Project Possible Update: Shishapangma Summit Schedule Set

Tuesday, October 29, 2019, might be a history-making day in the world of mountaineering given that Nirmal Purja and the team have now established their Shishapangma summit schedule.

As usual, they are climbing in one push, aka alpine style, bypassing any acclimatization. In order to achieve his timeline of seven months for all 14 of the 8000ers he needs to summit Shish by November 23. He posted on Instagram and Facebook:

Now it’s confirmed that, we will be heading for the summit bid on the 29th. Tomorrow early morning, we will leave for camp 2. 28th we are planning to reach camp 3. 29th – “the summit day”.

The weather looks acceptable with extremely cold temperatures but marginal winds with no precip.

Of course, the crux will be the final climb across the knife-edge traverse. As shown in this image from, the main summit is in the right distance. The ridge is about 100-meters/300-feet long leading to the true summit which is only about 15-meters/ 45-feet higher than the central summit. It should take about an hour for Nirmal Purja to cross, then he has to return the same way.

Veikka Gustafsson on the knife-edge ridge to Shishapangma Main Summit April 30, 2001 – Himalayan Quest Ed Viesturs on the 8,000-Meter Giants book

If he summits on the 29th, he will have summited all 14 in 190 days.

These are the usual camps:

  • Base Camp (BC) 5000m, 16,400 feet: BC – ABC 9 miles, 6 hours start of the trip, 4 hours end of the trip
  • Advanced base camp (ABC) 5600m, 18,375 feet: ABC – C1 3.7 miles, 8 hours the first time, 6 hours thereafter (one way)
  • C1 6400m, 21,000 feet: C1 – C2 .6 miles, 4-5 hours
  • C2 7100m, 23,300 feet: C2 – C3 .6 miles, 3-5 hours
  • C3 7500m, 24,600 feet: C3 – Summit .6 miles, 7 hours

See my previous post for details on the climb.

Your Opinion

What is your personal opinion of Nirmal Purja Purja Purja's accomplishments on Project Possible?

  • Fantastic! Makes him one of the best climbers in history. (73%, 838 Votes)
  • Wonderful! He is a great climber but not in the top tier. (11%, 126 Votes)
  • Pretty good! I love his positive attitude. (6%, 69 Votes)
  • OK! But he used supplemental oxygen, helicopters and standard routes. (4%, 44 Votes)
  • So,So! It is a stunt but I admire his ambition. (3%, 37 Votes)
  • Don't Like! It is another selfish climber looking for publicity. (3%, 33 Votes)

Total Voters: 1,147

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Project Possible

Of course, we all know Nirmal Purja’s project is to summit all 14 of the 8000ers in seven months. In order to achieve his timeline, he needs to summit Shish by November 23. If he summits on October 29th, he will have summited all 14 in 190 days.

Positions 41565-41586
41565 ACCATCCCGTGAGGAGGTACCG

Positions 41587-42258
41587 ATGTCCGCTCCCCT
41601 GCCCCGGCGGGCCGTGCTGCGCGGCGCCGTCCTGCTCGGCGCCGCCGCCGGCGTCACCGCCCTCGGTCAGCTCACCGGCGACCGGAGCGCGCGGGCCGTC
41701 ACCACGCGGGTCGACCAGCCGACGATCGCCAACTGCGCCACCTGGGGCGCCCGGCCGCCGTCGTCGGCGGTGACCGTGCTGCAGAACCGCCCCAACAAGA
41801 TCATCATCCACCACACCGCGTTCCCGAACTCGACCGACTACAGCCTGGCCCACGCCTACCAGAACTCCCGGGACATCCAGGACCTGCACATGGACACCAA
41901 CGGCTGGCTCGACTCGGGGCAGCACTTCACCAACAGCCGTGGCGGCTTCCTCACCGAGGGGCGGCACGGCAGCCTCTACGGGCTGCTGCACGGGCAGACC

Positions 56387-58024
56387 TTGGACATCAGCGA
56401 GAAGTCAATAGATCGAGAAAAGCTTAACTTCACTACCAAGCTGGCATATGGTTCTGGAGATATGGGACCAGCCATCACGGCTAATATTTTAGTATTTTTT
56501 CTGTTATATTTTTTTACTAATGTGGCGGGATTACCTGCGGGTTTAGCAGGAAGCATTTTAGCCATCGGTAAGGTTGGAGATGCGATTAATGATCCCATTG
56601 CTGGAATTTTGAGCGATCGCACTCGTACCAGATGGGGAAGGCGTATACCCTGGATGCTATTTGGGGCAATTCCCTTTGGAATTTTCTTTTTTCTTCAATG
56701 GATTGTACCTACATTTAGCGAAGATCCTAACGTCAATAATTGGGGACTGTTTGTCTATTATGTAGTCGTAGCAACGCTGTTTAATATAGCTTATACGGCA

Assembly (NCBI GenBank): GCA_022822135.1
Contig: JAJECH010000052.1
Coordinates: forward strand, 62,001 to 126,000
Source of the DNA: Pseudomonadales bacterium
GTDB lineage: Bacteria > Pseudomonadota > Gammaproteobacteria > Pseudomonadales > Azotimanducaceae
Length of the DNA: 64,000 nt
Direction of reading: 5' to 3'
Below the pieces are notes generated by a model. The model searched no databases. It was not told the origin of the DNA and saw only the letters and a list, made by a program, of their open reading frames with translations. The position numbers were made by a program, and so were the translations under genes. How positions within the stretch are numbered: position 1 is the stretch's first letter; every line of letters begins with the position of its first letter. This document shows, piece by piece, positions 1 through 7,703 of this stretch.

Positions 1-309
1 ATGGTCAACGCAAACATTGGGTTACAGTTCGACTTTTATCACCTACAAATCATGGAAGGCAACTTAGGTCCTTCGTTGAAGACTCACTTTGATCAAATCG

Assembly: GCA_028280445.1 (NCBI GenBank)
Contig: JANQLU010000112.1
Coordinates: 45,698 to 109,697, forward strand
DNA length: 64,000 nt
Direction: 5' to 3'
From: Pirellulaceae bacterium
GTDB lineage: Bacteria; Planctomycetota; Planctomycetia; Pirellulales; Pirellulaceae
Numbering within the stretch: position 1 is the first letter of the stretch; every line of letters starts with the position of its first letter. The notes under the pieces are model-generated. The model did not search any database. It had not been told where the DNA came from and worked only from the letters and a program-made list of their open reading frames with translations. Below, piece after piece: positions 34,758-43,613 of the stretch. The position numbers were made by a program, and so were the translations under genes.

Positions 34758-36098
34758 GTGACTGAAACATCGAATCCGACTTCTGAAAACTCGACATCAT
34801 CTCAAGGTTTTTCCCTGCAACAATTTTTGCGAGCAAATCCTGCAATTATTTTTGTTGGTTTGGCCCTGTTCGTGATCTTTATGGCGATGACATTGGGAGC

These are the 8000ers Nirmal Purja and team have summited thus far:

  1. Annapurna – April 23
  2. Dhaulagiri – May 12
  3. Kanchenjunga – May 15
  4. Lhotse – May 22
  5. Everest – May 22
  6. Makalu – May 24
  7. Nanga Parbat – July 03
  8. Gasherbrum I – July 15
  9. Gasherbrum II – July 18
  10. K2 – July 24
  11. Broad Peak – July 26
  12. Cho Oyu – September 23
  13. Manaslu – September 27

The other members with Nirmal Purja for Shish includes Mingma David Sherpa, Gesman Tamang, Gyalzen Sherpa and Jangbu Sherpa.

In 2013, Korean climber Kim Chang-ho set the current record for all 14 in 7 years, 10 months, 6 days. The previous record was set in 1987 by Polish alpinist Jerzy Kukuczka climbing all 14 in 7 years, 11 months, 14 days.

Best of luck to everyone!

Climb On!
Memories are Everything

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2 thoughts on “Project Possible Update: Shishapangma Summit Schedule Set

  1. Hi Alan, thanks for the update, as always. I have a question. I saw a recent article asking the question if Nirmal Purja actually made the true summit of Manaslu. According to the article, the majority of people summiting Manaslu don’t actually make the true summit, especially in autumn, for a number of factors. For one, they just go to where the ropes end and assume it is the summit. Two, the summit can’t been seen from the false summits, so they dont know it is there unless they know about it. And three, it is a very dangerous corniced ridge, not worth the risk for a few meters of elevation. The article claimed, from the videos and pictures of Purjal’s Manaslu summit, that he didn’t appear to be at true summit. Do you know anything of this, and could it be a problem? Thanks

    1. No, I don’t have any inside information and there is growing talk that he missed the true summit. I assume he went as high as he thought would be the summit and definitely not the saddle but up the narrow ridge to the “summit”. Most likely he reached a similar spot as other pro climbers who claimed the summit.

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